Behind the Lens


Behind
The Lens
With
Tobi
Wernik

 

 "...at one point, every frame was just an idea in someone's head. An idea of telling a story in a particular way, an idea that connects the audience to a happening long gone."

 Meet Tobi Wernik, the man behind the lens.

 

Growing up in Salzburg, Austria, Tobi spent most of his childhood skiing, mountain biking, or hiking somewhere between northern Italy and his hometown Salzburg. He moved to Graz in 2015 to get his degree and spent a semester in Indonesia while doing so. Part of his family is from southern California, which is why he enjoyed a bilingual upbringing.  

“...even though I spent more time reading and writing German, it always felt more natural to express myself in English. Hence, the language of the blog.”

 

 

How did you get into photography?

 

My father used to spend a lot of time with his “Fotoapparat” when I was a kid; my interest in photography was little to none back then. I was more interested in riding my bike or reading magazines about rad stuff.

Even though I was very young, I remember looking at photographs of the sports I enjoyed doing and thinking to myself, this is such a cool move, but visually the photo is really hard to look at. I thought there has to be a better way to capture the cool stuff that’s happening.

It was not until my exchange semester in East Java, Indonesia, that I finally got in touch with people who were taking pictures that actually seemed appealing to me. For the first time, I felt like I was able to connect movement and aesthetics in a single frame, and it changed my approach to photography. The idea of the frame was always there; all I added was a subject.

 

 

How do you enter your flow state?

In my opinion, there is no particular way of entering one’s flow state. What works today might not work tomorrow and the other way around; there is no forcing it.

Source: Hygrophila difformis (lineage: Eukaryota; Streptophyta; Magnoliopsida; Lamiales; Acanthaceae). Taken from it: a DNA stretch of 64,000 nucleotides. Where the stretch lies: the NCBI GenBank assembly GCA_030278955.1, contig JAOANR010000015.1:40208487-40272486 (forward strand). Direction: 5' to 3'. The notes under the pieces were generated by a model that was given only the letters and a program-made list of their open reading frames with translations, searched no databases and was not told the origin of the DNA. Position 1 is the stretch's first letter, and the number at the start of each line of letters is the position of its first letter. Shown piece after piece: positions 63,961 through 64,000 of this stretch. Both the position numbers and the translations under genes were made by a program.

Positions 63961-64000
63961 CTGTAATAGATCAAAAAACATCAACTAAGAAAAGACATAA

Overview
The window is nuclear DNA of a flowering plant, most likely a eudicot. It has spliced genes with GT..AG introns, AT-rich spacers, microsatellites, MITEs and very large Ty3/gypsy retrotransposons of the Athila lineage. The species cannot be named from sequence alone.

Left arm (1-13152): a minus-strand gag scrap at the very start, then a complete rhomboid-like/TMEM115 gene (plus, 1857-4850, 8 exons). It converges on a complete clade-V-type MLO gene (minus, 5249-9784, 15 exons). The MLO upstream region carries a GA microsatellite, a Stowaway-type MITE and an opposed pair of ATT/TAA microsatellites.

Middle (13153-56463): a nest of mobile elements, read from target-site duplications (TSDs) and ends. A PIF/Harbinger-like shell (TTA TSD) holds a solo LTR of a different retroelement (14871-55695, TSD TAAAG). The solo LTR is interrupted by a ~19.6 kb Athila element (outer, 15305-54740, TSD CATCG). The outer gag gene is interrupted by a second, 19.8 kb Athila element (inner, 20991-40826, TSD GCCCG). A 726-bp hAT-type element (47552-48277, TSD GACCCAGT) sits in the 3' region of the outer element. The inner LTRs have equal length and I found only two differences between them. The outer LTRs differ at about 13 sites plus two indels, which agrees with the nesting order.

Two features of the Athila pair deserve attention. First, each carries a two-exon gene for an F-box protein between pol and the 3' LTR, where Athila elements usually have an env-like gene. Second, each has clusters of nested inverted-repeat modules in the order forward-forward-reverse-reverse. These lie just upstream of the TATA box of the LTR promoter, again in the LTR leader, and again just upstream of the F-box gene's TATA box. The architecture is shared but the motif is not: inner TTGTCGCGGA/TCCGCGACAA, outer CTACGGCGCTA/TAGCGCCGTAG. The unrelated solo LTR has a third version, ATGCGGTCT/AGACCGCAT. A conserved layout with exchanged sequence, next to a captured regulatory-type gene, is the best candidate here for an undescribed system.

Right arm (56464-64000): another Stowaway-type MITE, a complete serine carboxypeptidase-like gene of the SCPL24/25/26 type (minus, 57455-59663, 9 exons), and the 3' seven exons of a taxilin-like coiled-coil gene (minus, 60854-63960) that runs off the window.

However, speaking for myself, the feeling usually starts when I’m on my skis, getting creative with the terrain, connecting obstacles, playing around. You hit a natural jump there, make a massive turn afterward and see this little drop coming up, so you hit it without thinking about it, and boom, you’re in. As soon as I realize that I’m about to get sucked in, I try to stay loose to keep it going. 

It’s such a unique feeling, yet there are so many different ways to experience it.

 

What’s the campaign about?

The more I talked about flow and a certain state of mind with others, the more I realized that it’s something everyone has to find on his own. Some people might never find it, while others experience an absolute tunnel, almost like a gravitational pull towards what they are doing in that moment. That sensation of witnessing somebody getting completely lost in their occupation or sport is truly inspiring.


Therefore, instead of just shouting out empty promises, we decided to tell stories. Stories about people who have found that feeling, people who keep on chasing it, even if it doesn’t earn them a living in any way.

Flow is not about performance; sometimes, the mellow movements feel better than the tricky ones. Sometimes, we need to take a step back instead of taking two forward. That’s why we chose to deliver more substance and less shallow content. 




The photographs presented in the campaign reflect a day in the life of the person accompanied. To keep a certain level of authenticity and minimize distraction, all photos are taken on black and white 35mm film, using analog cameras only. 

 

Keeping it real.

 

the world is analog